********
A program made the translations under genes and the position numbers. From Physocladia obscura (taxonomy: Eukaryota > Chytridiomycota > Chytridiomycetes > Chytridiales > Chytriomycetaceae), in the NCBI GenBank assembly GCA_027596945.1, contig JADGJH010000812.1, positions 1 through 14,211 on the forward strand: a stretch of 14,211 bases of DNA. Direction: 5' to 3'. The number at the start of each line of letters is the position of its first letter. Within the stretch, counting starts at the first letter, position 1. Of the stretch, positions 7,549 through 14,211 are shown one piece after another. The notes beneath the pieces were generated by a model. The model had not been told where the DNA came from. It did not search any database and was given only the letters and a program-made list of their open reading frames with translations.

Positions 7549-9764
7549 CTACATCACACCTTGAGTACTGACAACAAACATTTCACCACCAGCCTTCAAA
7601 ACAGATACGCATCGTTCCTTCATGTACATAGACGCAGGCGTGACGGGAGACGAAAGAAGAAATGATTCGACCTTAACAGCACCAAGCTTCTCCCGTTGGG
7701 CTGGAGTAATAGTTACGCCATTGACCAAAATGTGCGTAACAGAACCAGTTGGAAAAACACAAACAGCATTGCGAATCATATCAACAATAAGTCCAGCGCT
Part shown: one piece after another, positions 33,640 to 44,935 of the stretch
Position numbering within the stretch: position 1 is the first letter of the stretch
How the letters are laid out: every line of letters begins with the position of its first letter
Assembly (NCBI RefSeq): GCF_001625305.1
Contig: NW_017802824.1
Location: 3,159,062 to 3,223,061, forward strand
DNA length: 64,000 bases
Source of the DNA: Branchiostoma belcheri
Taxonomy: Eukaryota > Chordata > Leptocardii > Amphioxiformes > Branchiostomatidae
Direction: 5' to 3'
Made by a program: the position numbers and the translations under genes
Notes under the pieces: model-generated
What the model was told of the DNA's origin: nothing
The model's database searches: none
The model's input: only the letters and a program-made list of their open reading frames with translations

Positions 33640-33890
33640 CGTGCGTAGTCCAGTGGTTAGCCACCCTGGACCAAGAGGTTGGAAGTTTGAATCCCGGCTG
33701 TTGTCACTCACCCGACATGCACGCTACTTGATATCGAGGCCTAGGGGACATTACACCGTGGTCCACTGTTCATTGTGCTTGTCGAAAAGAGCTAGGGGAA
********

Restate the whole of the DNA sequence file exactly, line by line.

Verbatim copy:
A program made the translations under genes and the position numbers. From Physocladia obscura (taxonomy: Eukaryota > Chytridiomycota > Chytridiomycetes > Chytridiales > Chytriomycetaceae), in the NCBI GenBank assembly GCA_027596945.1, contig JADGJH010000812.1, positions 1 through 14,211 on the forward strand: a stretch of 14,211 bases of DNA. Direction: 5' to 3'. The number at the start of each line of letters is the position of its first letter. Within the stretch, counting starts at the first letter, position 1. Of the stretch, positions 7,549 through 14,211 are shown one piece after another. The notes beneath the pieces were generated by a model. The model had not been told where the DNA came from. It did not search any database and was given only the letters and a program-made list of their open reading frames with translations.

Positions 7549-9764
7549 CTACATCACACCTTGAGTACTGACAACAAACATTTCACCACCAGCCTTCAAA
7601 ACAGATACGCATCGTTCCTTCATGTACATAGACGCAGGCGTGACGGGAGACGAAAGAAGAAATGATTCGACCTTAACAGCACCAAGCTTCTCCCGTTGGG
7701 CTGGAGTAATAGTTACGCCATTGACCAAAATGTGCGTAACAGAACCAGTTGGAAAAACACAAACAGCATTGCGAATCATATCAACAATAAGTCCAGCGCT
Part shown: one piece after another, positions 33,640 to 44,935 of the stretch
Position numbering within the stretch: position 1 is the first letter of the stretch
How the letters are laid out: every line of letters begins with the position of its first letter
Assembly (NCBI RefSeq): GCF_001625305.1
Contig: NW_017802824.1
Location: 3,159,062 to 3,223,061, forward strand
DNA length: 64,000 bases
Source of the DNA: Branchiostoma belcheri
Taxonomy: Eukaryota > Chordata > Leptocardii > Amphioxiformes > Branchiostomatidae
Direction: 5' to 3'
Made by a program: the position numbers and the translations under genes
Notes under the pieces: model-generated
What the model was told of the DNA's origin: nothing
The model's database searches: none
The model's input: only the letters and a program-made list of their open reading frames with translations

Positions 33640-33890
33640 CGTGCGTAGTCCAGTGGTTAGCCACCCTGGACCAAGAGGTTGGAAGTTTGAATCCCGGCTG
33701 TTGTCACTCACCCGACATGCACGCTACTTGATATCGAGGCCTAGGGGACATTACACCGTGGTCCACTGTTCATTGTGCTTGTCGAAAAGAGCTAGGGGAA